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How to Train Your Dragon 2 (2014)
A Sequel You Will Never Forget!
A quick confession before starting this review. When How to Train Your Dragon came out in 2010, I thought it was a silver lining in the underwhelming slate of Dreamworks films. It had interesting characters, beautiful animation and imagery, a brilliant concept, and an even more brilliant musical score. And unfortunately, I did not see the original film until after its theatrical release when it happened to be on HBO. After fixing this mistake I felt an instant feeling of regret. It had a strong message and overall theme that made me realize animated movies can still pack a punch like they used to. And now four years later we finally have a sequel. And I saw it in IMAX 3D!
Did it deliver?.....
Absolutely! Many talks early in development for this sequel was that it was going to be handled in a style alike to "The Empire Strikes Back". I could personally agree that the film is more than worthy of such a title. The story this time around features an older and much more adventurous Hiccup and the undoubtedly lovable Toothless adventuring what lies beyond their home of Berk, until they discover a threat to their new found peace. There is a five year time jump that shows us how much these characters have grown, physically and progressively, which gives you more to be invested with. Hiccup still has his wit and spirit, but is still shy of how some aspects of the world work. It's a large theme that runs its coarse, and pays off in ways that one couldn't of seen coming.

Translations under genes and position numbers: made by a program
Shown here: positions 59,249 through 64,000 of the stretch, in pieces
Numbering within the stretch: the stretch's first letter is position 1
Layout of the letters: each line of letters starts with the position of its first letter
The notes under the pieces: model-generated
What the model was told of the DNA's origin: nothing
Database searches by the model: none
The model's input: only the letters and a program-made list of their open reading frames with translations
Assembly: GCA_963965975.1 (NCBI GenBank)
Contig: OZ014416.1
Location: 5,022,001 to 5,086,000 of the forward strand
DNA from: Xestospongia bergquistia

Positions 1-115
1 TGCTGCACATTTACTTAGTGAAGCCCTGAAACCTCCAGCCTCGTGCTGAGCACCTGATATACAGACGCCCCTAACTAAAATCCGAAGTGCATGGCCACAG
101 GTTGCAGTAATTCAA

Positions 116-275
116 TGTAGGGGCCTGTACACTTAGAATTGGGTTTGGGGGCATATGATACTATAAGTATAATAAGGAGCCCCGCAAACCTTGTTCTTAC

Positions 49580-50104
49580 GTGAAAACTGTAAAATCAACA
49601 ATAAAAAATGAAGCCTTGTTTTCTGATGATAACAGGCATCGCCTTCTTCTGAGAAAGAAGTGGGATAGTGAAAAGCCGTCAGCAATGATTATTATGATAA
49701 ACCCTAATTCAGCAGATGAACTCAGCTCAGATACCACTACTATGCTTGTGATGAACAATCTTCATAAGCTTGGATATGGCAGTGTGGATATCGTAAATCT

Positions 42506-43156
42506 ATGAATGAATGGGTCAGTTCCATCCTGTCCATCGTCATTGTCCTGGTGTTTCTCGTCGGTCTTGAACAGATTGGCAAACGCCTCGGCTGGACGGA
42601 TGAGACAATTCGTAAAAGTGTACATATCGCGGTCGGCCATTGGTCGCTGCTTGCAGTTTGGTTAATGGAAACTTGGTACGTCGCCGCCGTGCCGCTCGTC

For a movie with an aim mostly at young kids, it can pack a very emotional punch. Every actor in the roster brings everything they have and more to the table. Rather it's Jay Baruchel, Gerard Butler as Hiccups father Stoick, or the fantastic addition of Cate Blanchett as the mysterious dragon riding liberator Valka. And if you thought the score for the first film by John Powell was good? He outdoes himself. Every time you think a scene couldn't get any more exciting or even heartbreaking his majesty plays each instrument as if they were individual emotions. And with the brilliant addition of Icelandic musician Jónsi, there is a particular with Hiccup and Toothless flying side by side in which he sings along with the John Powell's theme. It was one of the most exhilarating and heartwarming things I've ever witnessed on the screen.
This summer has had no shortage of great movies. Rather they are about a giant radioactive lizard, a patriotic super hero, or time traveling mutants. But having a movies whose heart that's just as powerful as it's visual trills takes the spot on my list. From it's stunning imagery to the emotional guy punches. How to Train Your Dragon 2 is not only the best animated movie of the year, but it's one of the best in general. And that applies as well to sequels in general, for I will be returning to the cinema again to help ease my anticipation for the next one!
Monsters University (2013)
It Shines in a Summer of Disappointment